Jon Favreau’s reimagining of The Lion King continued to attract herds to the cinema this weekend, attaining a global cume of $1.335 billion to become the No. 12 film worldwide of all time, and the No. 2 title of the year on domestic ($473.1 million), international ($861.5 million and global charts, dropping just 40%. The film — which uses top of the line CGI and virtual production techniques to recreate a photorealistic world — is equally eligible for two major Disney Studios box office records.
The critical and audience debate about its genre is reflected in the fact that The Lion King is now either the studio’s biggest non-Marvel/Star Wars live-action movie (surpassing Beauty and the Beast at $1.263B), or its highest-grossing animated movie of all time (overtaking Frozen‘s $1.276B). Either way, moviegoers are eating it up!
The movie opened at No. 2 in Japan with $9.3M ahead of the Obon holiday. It stayed strong across Europe, holding onto No. 1 in the U.K., Germany and the Netherlands while totting up a regional cume of $400M, making it the third highest grossing Disney title in Europe. In Asia-Pacific, Lion King has racked up an estimated $287M, $120M of which comes from China, where the film has been granted a screening extension. The Latin America total is $174M, with No. 1 holdovers including Brazil, Peru, Argentina and Venezuela. Lion King next opens in Italy on August 21.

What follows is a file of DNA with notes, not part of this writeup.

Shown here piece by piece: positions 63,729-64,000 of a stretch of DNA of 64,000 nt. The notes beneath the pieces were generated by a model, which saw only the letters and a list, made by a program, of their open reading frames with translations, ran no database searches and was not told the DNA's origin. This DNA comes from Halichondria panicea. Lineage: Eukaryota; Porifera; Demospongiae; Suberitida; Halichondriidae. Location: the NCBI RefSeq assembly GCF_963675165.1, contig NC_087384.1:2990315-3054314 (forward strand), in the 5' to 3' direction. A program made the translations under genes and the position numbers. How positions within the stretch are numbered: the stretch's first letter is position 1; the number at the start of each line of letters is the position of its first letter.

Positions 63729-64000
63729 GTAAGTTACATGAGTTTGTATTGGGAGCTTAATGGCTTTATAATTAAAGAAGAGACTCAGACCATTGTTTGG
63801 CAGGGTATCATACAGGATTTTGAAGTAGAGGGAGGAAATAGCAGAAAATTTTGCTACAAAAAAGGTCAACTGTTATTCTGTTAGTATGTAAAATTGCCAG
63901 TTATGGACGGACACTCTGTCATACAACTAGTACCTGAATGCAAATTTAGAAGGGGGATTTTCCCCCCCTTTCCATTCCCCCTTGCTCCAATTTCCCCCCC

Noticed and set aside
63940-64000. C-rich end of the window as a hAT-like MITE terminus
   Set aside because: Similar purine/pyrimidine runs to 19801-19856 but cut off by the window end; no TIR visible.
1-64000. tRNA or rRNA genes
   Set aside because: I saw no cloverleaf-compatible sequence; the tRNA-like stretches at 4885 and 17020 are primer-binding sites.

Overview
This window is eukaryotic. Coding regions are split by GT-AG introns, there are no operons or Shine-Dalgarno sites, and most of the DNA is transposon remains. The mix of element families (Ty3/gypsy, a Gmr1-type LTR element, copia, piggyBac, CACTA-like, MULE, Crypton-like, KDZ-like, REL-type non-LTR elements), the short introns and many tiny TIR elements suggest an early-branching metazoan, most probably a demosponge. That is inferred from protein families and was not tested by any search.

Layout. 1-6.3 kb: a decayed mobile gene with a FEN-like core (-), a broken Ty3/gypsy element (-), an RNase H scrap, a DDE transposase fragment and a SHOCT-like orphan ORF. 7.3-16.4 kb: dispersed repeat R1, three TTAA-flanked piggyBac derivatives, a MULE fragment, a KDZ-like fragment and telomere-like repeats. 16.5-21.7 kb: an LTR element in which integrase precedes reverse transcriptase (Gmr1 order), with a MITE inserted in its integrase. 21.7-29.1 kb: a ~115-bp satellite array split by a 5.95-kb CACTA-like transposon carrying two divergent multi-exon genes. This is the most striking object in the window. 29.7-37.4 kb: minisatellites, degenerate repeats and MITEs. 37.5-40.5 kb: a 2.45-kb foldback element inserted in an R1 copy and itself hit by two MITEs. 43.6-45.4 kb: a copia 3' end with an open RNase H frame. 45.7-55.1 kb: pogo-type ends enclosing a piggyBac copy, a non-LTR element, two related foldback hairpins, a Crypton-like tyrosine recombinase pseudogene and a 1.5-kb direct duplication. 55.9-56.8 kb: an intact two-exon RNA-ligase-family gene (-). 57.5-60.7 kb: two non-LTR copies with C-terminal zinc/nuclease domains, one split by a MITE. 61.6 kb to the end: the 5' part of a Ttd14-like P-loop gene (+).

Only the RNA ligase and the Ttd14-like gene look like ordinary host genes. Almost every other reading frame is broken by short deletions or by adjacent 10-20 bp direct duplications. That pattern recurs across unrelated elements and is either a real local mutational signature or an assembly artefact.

Meanwhile, China’s surprise smash-hit animated feature Nezha continues to dominate the nationwide No. 1 slot, taking an estimated $68M for a $512M gross local total. Online ticketing/film discussion site Maoyan predicts the mythical adventure will wind up with $671M, which would put it ahead of Avengers: Endgame and make it the second highest-grossing movie of the year in China.
Disney-Pixar’s Toy Story 4 is closing in on the billion-dollar milestone, reaching $990M worldwide as of Sunday. Buzz, Woody and Forky have made new friends in 36 markets, with a $580.4M overseas total so far. It is the No. 2 animated movie of all time in the U.K. with $73.8M, and is the No. 1 in Latin America with $196M across the region. Toy Story 4 is doing particularly well in Mexico ($71.8M), Brazil ($32.4M), Japan ($71.1M) and China ($29.1M). The sequel is now the No. 8 animated movie of all time. Next on its international rollout will be Germany this week, then on to Scandinavia.
Universal-Illumination’s The Secret Life of Pets 2 got another $15.4M box-office treat across 49 markets, bringing its overseas total to $221.2M ($377.8M worldwide). The sequel was unleashed in Mexico to $5.1M, opening higher than Zootopia; and in Spain with $2.45M. The pets continued to perform well in France ($7.3M cume), Japan ($10.8M cume), Germany ($17.9M cume) and the Netherlands ($5M cume).